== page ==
Journal of North African Studies
This paper argues that the sharifian Sa'di and 'Alawi dynasties ended the Khaldunian Cycle within Morocco through their development of a political creed based upon sharifianism (the idea that Islamic leadership should be held by descendants of the Prophet Muhammad). Within the context of a growing European threat, the Sa'dis created a doctrine that was both new and distinctly Moroccan while alleging it held a universal application deriving from the time of the Prophet. Thus they institutionalised a sense of 'asabiyah in a way that preceding dynasties could not, which later enabled the 'Alawis to exceed Ibn Khaldun's predicted dynastic lifespan and to lay the groundwork for the future growth of Moroccan nationalism. These developments do not negate the accuracy of Ibn Khaldun's cyclical analysis but rather they represent a transformation of the forces he observed within the context of the dawn of the modern era. An earlier version of this paper was presented at the 2006 AIMS conference in Tangier, Morocco. Research was conducted with support from a Fulbright fellowship in Morocco between January and June 2006.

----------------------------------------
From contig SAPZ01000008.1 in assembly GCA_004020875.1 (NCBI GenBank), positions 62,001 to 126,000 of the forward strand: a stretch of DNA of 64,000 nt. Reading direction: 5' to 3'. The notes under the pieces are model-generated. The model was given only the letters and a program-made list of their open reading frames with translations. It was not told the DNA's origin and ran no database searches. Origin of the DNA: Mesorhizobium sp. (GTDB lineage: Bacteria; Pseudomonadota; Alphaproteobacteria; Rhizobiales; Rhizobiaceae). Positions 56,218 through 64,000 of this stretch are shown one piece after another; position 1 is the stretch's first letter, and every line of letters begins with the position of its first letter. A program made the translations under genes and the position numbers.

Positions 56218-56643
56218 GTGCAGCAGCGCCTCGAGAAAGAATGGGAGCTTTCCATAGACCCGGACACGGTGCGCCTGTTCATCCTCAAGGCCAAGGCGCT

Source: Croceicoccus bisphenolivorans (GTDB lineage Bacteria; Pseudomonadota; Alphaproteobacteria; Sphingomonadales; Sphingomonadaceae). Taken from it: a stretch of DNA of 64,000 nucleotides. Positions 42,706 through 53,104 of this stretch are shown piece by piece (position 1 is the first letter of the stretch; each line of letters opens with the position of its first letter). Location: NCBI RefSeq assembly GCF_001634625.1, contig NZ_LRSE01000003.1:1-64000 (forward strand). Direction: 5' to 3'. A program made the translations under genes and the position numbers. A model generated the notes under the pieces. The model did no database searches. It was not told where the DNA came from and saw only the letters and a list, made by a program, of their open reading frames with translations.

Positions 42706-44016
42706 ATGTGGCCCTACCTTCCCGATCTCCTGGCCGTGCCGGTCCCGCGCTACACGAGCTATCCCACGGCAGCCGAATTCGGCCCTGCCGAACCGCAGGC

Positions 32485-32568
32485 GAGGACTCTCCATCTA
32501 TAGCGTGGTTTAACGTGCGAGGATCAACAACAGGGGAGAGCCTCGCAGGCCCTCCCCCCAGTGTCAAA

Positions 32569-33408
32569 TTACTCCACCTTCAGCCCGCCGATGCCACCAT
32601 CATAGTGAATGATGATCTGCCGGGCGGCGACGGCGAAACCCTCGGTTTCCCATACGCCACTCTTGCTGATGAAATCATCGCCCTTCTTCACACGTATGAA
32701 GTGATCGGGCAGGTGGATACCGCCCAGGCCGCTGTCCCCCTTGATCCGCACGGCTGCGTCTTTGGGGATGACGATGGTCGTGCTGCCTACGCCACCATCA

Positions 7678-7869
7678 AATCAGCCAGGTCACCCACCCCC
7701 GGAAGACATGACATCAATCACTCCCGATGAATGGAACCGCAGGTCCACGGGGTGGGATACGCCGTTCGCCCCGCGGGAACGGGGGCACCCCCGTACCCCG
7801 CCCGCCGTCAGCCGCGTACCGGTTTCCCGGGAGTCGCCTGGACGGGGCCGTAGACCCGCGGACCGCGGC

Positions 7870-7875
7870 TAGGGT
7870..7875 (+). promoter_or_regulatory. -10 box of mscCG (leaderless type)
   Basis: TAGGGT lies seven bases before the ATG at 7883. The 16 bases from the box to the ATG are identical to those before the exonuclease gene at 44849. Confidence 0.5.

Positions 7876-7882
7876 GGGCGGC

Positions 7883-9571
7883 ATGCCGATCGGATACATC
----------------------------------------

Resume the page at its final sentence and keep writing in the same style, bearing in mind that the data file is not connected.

Cory, Stephen, "Breaking the Khaldunian Cycle? The Rise of Sharifianism as the Basis for Political Legitimacy in Early Modern Morocco" (2008). History Faculty Publications. 83.
This is an Author’s Accepted Manuscript of an article published in the Journal of North African Studies, September 2008, available online: http://www.tandfonline.com/10.1080/13629380701844706